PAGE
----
And while there are some more disgusting flavors out there, I’m going to go with the aforementioned for the main reason that this is the only organization doing untold violence to ice cream — ice cream, Mandrake, children’s ice cream! — is the only one I could actually go buy in my area.

Not that I ever would. I bet they’re the kind of place that even fucks up vanilla, because they only have vanilla beetroot swirl, or some such shit.

What nicknames have you had throughout your life?

It’s funny because I’ve never really gone by nicknames except for a few rare exceptions. I could have gone by Jack as a child, because that was my grandfather’s nickname as well, but my parents probably avoided that because my oldest uncle on my mom’s side was already Jackie.

I really didn’t pick up any nicknames until college, and then wound up with two for two very different reasons.

Not that one of those reasons made sense.

I moved into the dorms and shared a two-bed place with a guy I actually really admired but, because of where we were in our lives at that time, we didn’t really mesh. But, for some reason early on, he decided that I looked like a Fred, so started calling me that, and it wound up being a dorm nickname. Then again, everybody in that dorm — which was three floors of men only — wound up with some kind of nickname.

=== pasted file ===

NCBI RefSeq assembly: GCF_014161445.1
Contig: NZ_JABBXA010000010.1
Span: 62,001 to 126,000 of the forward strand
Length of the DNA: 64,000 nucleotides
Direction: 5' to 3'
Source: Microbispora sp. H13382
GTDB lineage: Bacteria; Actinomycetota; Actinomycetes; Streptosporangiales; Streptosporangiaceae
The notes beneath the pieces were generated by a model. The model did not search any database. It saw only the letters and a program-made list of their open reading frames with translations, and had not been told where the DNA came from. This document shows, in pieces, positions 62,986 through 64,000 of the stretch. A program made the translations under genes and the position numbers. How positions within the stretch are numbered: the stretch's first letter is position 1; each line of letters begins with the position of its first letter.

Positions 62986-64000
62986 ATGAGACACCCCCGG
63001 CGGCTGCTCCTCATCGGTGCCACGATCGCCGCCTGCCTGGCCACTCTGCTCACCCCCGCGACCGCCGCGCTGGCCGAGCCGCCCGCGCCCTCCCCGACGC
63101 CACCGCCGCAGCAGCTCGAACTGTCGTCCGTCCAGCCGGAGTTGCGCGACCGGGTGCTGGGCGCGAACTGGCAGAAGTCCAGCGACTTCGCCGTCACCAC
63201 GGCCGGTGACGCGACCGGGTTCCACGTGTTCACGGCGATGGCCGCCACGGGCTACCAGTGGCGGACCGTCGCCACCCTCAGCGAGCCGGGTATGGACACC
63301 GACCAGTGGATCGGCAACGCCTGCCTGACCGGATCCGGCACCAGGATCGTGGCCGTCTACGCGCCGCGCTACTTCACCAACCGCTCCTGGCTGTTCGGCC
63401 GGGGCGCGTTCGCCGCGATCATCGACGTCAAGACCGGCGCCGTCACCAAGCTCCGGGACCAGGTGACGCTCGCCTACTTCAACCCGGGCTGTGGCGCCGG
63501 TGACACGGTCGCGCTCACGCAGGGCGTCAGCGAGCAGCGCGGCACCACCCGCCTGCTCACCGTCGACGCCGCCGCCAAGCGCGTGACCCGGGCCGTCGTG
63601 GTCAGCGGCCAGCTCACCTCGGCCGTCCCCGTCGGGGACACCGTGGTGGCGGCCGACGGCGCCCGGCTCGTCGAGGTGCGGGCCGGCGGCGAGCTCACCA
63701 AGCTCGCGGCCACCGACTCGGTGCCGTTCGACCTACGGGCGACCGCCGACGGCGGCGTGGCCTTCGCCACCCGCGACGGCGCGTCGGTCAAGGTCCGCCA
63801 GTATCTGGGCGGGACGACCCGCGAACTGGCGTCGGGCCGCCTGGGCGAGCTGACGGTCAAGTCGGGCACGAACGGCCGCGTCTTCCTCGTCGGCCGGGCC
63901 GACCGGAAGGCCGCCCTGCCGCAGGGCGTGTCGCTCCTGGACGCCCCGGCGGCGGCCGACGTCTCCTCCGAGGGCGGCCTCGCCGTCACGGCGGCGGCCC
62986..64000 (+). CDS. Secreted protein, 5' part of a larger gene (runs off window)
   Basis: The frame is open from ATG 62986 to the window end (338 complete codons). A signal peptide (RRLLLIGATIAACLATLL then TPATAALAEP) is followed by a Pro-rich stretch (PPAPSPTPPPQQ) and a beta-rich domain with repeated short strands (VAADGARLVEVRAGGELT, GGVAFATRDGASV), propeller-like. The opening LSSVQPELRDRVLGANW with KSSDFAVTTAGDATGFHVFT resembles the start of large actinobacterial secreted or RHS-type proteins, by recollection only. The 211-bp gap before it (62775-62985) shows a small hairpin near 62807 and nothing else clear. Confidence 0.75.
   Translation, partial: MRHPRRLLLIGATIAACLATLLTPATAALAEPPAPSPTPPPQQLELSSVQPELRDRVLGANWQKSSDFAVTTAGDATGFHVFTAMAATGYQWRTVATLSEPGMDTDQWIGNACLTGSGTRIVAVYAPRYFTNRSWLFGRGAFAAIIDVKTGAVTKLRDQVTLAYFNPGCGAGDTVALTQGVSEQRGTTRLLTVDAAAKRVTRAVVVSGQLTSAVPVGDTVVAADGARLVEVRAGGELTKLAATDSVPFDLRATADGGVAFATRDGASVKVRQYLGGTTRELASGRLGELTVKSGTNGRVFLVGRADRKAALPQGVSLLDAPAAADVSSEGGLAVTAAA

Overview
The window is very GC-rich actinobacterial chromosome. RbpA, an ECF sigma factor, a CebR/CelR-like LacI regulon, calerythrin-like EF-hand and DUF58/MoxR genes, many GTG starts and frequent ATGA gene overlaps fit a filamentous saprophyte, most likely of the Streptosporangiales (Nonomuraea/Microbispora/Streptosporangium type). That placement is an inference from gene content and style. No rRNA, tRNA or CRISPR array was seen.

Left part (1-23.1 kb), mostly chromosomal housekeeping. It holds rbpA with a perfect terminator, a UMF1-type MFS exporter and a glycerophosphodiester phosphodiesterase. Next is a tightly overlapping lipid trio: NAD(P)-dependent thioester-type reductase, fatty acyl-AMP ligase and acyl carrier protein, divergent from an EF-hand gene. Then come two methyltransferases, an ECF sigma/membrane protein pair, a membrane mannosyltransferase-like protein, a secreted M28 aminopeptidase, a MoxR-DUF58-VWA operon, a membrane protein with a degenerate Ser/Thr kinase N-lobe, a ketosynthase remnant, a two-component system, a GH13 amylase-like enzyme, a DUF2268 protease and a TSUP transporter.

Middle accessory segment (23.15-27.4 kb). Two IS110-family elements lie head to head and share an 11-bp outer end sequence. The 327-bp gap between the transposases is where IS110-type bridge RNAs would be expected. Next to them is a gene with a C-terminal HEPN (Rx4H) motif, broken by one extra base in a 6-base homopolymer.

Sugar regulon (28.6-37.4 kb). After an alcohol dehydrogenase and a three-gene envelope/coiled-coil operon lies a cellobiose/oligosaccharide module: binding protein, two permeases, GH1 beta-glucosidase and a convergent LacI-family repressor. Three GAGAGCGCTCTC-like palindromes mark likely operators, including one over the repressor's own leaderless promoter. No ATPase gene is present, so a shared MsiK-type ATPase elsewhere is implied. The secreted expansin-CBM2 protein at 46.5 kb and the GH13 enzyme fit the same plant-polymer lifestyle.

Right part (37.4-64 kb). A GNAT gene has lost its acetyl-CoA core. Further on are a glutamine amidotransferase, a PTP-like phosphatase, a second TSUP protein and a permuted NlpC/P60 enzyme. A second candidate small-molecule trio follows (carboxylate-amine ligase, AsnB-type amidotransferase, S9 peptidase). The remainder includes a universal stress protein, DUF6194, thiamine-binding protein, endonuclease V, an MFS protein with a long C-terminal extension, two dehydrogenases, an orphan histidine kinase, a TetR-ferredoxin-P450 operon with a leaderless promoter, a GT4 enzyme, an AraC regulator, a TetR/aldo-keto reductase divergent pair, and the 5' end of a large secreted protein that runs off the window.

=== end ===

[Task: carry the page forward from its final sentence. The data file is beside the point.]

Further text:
Hey, it’s what eighteen-year-old dudes do.

So at home in college, at least until junior year, I was Fred. But when I got into theatre and we started doing shows, I had to come up with a nickname for one very simple reason.

It was a Catholic university, and so damn many of us were named John or Jon. Well, I was the only Jon. But the second half of my freshman year, we did a production of Brigadoon that had five of us so-named in the cast, and the second time the director said, “Jo(h)n, can you move two steps to your left?” and five people did, he decided we needed to be told apart.